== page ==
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Supporting characters, yea or nay?

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I'll be disappointed if there are any other non-possessed humans in the game. If they want to appeal to nostalgia, your player needs to be alone and silent. None of that useless call of duty drama.

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If there are a couple of supporting characters that you run into every once in a while, then it wouldn't bother me. I wouldn't mind fighting alongside another space marine for a small portion of a level or something like that. However, the vast majority of the time, you should be alone.

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TraceOfSpades said:

I'll be disappointed if there are any other non-possessed humans in the game. If they want to appeal to nostalgia, your player needs to be alone and silent. None of that useless call of duty drama.

I agree. The main characters in Doom 3 were pretty stale and the plot was completely ignorable. Those things do not need to be in a Doom game. Period.

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nxGangrel said:

I agree. The main characters in Doom 3 were pretty stale and the plot was completely ignorable. Those things do not need to be in a Doom game. Period.


DOOM 3 plot was fine imo.

I wouldn't mind having some marines maybe at times because it would explain the coop possiblility. Though not any of the bullcrap where you have to wait for npcs to open doors for you or where you have to cover them or it's mission fail.

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Piper Maru said:

If there are NPC's in Doom 4 are you gonna stage a protest?


Now that's not what i said. What i said was that "no npcs that need to be waited to open doors for the player or who have to be protected". Goldeneye for the N64 had npcs and it was fine game.

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I was just exaggerating. If anything, Doom 4 will probably have NPC's who will give you mission objectives etc. I think we can live with that.

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Piper Maru said:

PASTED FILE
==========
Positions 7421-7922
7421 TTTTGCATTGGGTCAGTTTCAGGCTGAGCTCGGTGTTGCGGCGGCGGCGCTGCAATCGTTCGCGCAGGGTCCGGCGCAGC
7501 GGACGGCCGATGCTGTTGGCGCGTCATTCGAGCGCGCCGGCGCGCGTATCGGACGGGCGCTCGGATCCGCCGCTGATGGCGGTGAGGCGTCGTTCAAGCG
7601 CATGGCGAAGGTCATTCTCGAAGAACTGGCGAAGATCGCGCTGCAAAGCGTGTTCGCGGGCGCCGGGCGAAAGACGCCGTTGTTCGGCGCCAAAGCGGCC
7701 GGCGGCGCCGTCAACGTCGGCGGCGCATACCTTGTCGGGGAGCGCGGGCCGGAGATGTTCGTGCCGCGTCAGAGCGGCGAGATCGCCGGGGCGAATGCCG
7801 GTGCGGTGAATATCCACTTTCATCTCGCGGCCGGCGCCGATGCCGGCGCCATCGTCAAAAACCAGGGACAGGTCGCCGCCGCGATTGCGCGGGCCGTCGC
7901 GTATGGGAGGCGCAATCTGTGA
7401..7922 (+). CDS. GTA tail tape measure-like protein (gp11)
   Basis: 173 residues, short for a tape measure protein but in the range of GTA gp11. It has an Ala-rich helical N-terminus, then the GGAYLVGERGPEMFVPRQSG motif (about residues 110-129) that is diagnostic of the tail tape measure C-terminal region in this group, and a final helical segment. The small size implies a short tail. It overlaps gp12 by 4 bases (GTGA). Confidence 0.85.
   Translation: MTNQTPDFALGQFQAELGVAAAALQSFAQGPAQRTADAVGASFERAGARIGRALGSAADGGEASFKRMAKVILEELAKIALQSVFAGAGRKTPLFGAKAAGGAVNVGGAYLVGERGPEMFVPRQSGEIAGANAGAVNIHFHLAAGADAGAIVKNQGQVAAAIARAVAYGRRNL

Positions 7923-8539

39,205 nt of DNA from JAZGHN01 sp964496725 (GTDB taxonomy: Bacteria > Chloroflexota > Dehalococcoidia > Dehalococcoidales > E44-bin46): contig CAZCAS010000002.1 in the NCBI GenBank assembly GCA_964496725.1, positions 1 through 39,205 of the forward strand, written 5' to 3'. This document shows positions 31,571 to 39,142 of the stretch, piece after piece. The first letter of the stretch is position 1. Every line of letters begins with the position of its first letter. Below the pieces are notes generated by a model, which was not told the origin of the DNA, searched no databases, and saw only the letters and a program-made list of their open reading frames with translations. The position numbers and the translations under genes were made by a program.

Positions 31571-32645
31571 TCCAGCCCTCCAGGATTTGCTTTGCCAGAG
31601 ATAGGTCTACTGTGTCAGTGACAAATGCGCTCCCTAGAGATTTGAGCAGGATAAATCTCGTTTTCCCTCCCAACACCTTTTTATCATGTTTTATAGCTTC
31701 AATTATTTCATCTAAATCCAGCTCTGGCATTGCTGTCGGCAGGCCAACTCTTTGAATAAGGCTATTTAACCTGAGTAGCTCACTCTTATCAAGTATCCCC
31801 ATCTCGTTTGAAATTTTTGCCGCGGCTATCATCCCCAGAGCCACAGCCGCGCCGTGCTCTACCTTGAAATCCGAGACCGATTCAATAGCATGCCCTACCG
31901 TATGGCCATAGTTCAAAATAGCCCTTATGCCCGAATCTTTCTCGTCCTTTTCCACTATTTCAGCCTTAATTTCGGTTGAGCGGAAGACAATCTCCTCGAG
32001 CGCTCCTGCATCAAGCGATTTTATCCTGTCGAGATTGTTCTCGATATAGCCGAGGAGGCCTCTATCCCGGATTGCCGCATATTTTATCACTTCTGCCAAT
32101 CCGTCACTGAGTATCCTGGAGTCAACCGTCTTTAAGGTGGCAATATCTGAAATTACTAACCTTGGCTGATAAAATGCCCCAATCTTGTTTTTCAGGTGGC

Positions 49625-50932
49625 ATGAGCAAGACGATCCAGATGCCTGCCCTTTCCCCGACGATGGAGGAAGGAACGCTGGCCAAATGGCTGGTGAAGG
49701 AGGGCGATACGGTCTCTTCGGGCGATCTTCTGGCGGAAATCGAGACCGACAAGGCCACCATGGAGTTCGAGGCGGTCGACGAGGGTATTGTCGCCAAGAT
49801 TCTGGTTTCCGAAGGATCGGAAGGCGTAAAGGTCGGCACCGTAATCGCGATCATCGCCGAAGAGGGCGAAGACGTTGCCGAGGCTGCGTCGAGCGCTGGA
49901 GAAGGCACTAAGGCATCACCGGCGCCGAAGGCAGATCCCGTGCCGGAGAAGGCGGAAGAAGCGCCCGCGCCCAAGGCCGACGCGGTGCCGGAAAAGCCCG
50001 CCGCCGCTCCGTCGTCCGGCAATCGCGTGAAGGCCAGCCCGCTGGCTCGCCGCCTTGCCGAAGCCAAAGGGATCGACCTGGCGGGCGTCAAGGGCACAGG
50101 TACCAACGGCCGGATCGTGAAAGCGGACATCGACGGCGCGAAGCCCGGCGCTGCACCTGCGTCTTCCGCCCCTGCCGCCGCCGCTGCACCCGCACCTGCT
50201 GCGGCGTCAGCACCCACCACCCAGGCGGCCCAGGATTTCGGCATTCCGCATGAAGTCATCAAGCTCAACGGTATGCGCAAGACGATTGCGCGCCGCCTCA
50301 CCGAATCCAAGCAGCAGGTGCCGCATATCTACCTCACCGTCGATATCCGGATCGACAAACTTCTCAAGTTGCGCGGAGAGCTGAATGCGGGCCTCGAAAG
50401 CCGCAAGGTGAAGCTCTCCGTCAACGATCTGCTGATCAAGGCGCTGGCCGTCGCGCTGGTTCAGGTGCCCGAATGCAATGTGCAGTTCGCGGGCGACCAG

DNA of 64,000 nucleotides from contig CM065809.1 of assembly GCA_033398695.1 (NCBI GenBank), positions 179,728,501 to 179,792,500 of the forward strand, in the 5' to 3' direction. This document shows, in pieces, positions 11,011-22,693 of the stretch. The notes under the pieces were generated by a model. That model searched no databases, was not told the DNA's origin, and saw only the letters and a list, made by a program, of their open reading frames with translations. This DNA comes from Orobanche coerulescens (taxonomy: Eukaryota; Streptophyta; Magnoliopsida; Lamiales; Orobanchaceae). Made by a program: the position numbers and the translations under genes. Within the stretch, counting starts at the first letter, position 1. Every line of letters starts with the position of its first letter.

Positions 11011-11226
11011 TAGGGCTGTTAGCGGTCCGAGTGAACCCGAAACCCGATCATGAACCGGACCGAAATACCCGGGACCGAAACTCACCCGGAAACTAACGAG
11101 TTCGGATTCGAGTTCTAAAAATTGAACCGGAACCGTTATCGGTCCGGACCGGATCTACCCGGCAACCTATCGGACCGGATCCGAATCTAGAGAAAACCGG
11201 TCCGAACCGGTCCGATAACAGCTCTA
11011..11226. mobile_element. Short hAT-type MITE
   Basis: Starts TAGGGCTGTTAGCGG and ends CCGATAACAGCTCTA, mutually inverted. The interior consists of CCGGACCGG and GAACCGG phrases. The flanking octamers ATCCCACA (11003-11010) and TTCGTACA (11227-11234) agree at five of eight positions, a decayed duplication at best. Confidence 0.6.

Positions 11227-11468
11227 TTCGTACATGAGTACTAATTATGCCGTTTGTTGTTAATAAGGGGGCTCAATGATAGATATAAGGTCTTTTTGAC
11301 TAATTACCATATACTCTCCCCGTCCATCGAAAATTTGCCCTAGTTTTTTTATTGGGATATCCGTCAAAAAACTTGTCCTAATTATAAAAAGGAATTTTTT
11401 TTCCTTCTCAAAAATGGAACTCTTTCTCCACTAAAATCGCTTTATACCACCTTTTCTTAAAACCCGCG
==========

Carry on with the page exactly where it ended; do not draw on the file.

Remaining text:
I was just exaggerating. If anything, Doom 4 will probably have NPC's who will give you mission objectives etc. I think we can live with that.


I suppose, as long as it's not in the degrees of Wolf new order where it basically turns in to First Person Spectator..

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Probably something like Doom 3, with a few side characters and a bunch of extras that die shortly after appearing. I personally like this, it's a good way to get exposition, but without getting in the way of your ripping and tearing.

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In Doom, I don't want supporting characters. In other FPS, they do make things legitimately interesting especially if they have an allegiance / alliance and will fight with rival factions. That adds to the cool and fun factor in my opinion.

Doom 3 was okay for what it was and supporting characters do make things more interesting and make it feel like you're not alone and not some psychopath.

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quakke said:

DOOM 3 plot was fine imo.

I wouldn't mind having some marines maybe at times because it would explain the coop possiblility. Though not any of the bullcrap where you have to wait for npcs to open doors for you or where you have to cover them or it's mission fail.


The plot was tolerable, but if it wasn't in the game it wouldn't be different. Just no cut scenes. But I agree with you on the rest.

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Doom 3's plot was fine? What have you been smoking?! Actually, some aspects of it were just fine. That is, the more technical side of things. The problem was that all of the humans were fucking walking jokes. Just a bunch of paper-thin cliches that you don't have any emotional investment in. Awful writing, too. Hearing "the bad guy" laugh at you while proclaiming that you're royally screwed is so cheesy, it took me right out of the game. I really hope we don't see any of that nonsense.